Although electric power has been restored in some areas, my community is still without power. It is a heavily forested community and many large trees were blown down by Ike's winds, many of them on power lines or poles and many of them on houses. It is amazing to see some houses unscathed by the fallen trees as though a hand guided their fall gently down to rest between houses instead of upon them. That, of course, is not always the case.
We, fortunately, did not lose water or gas utility. We've been able to take warm showers, and that is a Godsend in itself.
People have come together to form a real community reaching out to help one another. With no electricity, no TV, no computer power and no A/C, neighbors are outside in the cooler air and lower dew point that arrived two days after Ike's departure. Sleeping had been difficult on Saturday and Sunday nights in the typical sweltering Houston humidity. The days now are quite pleasant. Last night we even had to close all the windows in the 62 degree early morning temps.
The art studio was not damaged aside from the power lines being pulled away from the building after a tree fell over the power pole at the end of the block. All paintings were exactly in their places as left. Not a one had even shifted on the wall. Another blessing to count.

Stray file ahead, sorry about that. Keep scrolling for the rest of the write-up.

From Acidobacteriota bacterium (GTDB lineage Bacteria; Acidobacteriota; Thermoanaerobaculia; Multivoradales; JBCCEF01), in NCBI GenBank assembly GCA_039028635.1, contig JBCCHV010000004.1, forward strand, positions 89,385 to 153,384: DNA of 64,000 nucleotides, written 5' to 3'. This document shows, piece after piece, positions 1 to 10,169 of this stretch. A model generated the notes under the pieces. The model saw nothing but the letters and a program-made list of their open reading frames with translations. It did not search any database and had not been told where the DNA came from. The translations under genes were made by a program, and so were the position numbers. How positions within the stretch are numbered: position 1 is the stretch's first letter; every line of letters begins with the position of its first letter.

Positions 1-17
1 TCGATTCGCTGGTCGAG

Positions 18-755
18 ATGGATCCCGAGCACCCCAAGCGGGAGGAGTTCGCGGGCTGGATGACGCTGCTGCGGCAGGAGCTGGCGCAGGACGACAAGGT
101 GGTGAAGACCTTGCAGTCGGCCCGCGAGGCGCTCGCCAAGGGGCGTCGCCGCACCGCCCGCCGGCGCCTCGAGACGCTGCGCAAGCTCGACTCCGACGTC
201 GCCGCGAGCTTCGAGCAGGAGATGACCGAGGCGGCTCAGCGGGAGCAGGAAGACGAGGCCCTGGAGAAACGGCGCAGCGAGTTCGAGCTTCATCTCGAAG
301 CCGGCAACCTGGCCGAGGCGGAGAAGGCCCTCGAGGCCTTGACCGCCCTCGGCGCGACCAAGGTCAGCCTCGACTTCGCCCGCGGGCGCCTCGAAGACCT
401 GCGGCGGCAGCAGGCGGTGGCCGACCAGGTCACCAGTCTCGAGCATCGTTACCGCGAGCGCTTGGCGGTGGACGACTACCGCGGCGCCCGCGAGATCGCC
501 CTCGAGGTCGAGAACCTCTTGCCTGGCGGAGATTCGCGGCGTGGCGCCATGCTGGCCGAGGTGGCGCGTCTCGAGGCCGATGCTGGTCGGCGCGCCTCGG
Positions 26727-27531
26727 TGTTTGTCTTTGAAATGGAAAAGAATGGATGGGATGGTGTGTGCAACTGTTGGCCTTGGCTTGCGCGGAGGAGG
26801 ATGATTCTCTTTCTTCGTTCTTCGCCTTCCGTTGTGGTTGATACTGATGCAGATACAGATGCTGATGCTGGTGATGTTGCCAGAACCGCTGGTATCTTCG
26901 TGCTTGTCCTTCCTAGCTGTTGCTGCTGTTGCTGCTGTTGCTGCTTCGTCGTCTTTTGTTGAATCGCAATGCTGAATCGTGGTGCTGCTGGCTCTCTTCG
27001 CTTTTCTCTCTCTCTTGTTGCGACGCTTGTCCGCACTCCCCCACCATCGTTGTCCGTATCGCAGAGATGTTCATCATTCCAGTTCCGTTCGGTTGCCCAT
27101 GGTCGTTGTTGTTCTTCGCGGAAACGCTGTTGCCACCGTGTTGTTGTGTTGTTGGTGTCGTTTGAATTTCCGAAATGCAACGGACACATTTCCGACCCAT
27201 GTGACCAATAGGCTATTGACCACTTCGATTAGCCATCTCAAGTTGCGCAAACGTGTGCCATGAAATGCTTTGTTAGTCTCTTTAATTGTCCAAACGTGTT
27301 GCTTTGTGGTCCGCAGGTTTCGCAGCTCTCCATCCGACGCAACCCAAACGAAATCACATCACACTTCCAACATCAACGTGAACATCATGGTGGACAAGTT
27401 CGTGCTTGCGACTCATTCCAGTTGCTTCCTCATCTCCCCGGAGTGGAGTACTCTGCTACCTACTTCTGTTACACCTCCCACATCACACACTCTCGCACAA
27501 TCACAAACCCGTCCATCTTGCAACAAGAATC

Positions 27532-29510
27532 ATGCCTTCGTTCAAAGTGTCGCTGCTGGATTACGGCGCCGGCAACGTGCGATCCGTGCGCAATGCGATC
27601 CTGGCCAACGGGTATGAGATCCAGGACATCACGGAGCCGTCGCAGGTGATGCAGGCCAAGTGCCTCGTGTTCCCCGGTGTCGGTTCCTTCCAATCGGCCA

I'm not usually at such a loss for words, but I find it difficult to write my feelings even in my personal journal. I am shocked by the devastation in Galveston and Port Bolivar and around the Bay. Neighborhoods have been wiped off the earth. I feel sadness and a compassionate grief at the loss so many people have experienced. With that in mind, my community's lack of electrical power is nothing in comparison. I will see it as an adventure and an opportunity for change. In a way it is a respite from the everyday demands of technology.
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